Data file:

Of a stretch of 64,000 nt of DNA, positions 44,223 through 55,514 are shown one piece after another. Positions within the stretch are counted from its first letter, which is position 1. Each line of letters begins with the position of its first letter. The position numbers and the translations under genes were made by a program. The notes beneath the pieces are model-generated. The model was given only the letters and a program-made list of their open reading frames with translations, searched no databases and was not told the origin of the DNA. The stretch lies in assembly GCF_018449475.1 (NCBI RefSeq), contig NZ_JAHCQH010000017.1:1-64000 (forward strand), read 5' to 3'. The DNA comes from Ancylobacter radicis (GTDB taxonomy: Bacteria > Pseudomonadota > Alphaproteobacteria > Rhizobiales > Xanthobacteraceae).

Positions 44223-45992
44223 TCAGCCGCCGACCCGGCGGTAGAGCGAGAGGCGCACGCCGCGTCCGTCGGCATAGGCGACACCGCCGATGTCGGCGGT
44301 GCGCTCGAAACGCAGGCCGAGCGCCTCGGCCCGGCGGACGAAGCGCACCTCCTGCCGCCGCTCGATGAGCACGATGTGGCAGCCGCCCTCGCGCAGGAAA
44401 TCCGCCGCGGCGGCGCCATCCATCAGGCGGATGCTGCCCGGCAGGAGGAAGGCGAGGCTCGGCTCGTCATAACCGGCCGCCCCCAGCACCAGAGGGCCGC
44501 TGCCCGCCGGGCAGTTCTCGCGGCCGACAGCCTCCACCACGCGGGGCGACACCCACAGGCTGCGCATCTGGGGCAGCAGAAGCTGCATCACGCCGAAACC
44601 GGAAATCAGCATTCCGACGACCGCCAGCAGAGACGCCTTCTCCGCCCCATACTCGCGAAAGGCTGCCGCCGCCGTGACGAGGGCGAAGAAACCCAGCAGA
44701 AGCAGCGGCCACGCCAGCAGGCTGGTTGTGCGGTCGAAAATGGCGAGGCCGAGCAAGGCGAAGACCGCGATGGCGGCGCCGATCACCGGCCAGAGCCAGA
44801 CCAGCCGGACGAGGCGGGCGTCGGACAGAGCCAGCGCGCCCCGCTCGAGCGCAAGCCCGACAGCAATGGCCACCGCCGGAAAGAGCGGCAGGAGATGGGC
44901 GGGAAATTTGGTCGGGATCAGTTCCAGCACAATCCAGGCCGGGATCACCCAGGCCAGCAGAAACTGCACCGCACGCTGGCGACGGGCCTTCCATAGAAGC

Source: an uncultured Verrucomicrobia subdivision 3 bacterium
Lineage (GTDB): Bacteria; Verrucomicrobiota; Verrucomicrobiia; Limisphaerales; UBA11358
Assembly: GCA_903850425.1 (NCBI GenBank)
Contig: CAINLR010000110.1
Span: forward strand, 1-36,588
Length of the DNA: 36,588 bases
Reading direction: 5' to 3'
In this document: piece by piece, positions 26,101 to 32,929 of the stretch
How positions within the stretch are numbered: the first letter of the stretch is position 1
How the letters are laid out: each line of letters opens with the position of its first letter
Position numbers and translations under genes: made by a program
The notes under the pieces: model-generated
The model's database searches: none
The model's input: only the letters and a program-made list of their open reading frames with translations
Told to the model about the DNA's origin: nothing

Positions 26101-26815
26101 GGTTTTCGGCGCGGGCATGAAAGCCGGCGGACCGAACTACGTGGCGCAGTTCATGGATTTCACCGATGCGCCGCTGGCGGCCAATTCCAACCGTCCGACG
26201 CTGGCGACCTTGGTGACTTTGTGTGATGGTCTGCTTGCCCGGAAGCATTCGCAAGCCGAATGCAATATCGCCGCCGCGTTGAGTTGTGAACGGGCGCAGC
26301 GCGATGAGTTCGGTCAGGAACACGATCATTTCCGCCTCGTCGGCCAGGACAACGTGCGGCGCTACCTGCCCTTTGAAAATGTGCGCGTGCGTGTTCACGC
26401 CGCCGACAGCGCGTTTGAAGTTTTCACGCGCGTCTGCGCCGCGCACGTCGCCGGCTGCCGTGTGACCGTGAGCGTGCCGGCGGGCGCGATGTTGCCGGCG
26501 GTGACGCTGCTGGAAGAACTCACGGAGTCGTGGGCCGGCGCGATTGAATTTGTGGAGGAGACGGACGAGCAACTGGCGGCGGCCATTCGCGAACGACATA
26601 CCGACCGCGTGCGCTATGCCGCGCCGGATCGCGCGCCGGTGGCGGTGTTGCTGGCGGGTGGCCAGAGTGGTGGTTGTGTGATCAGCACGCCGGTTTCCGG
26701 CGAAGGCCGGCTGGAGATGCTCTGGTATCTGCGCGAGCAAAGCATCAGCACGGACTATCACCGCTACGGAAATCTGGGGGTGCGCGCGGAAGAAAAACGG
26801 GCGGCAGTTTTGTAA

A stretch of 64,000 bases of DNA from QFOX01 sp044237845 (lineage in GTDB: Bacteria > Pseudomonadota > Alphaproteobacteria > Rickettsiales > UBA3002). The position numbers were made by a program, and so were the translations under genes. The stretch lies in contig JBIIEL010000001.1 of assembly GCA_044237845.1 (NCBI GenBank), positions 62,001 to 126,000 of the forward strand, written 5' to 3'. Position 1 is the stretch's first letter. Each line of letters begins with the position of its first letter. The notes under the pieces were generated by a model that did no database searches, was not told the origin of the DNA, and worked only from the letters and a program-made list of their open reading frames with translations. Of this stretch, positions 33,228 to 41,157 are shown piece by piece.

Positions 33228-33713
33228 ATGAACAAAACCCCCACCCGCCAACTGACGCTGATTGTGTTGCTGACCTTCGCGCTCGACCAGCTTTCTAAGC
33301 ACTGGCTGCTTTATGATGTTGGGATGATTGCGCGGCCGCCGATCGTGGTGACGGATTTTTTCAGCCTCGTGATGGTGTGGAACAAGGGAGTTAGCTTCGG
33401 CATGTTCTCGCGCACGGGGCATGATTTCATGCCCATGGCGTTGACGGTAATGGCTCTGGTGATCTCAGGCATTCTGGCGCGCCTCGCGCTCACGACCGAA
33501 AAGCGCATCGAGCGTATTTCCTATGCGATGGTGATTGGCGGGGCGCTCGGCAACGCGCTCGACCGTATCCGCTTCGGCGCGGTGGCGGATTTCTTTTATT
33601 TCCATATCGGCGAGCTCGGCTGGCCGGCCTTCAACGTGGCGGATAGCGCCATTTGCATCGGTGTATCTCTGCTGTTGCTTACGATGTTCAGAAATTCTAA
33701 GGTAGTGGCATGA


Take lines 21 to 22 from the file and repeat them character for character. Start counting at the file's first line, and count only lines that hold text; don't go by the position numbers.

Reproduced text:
Position numbers and translations under genes: made by a program
The notes under the pieces: model-generated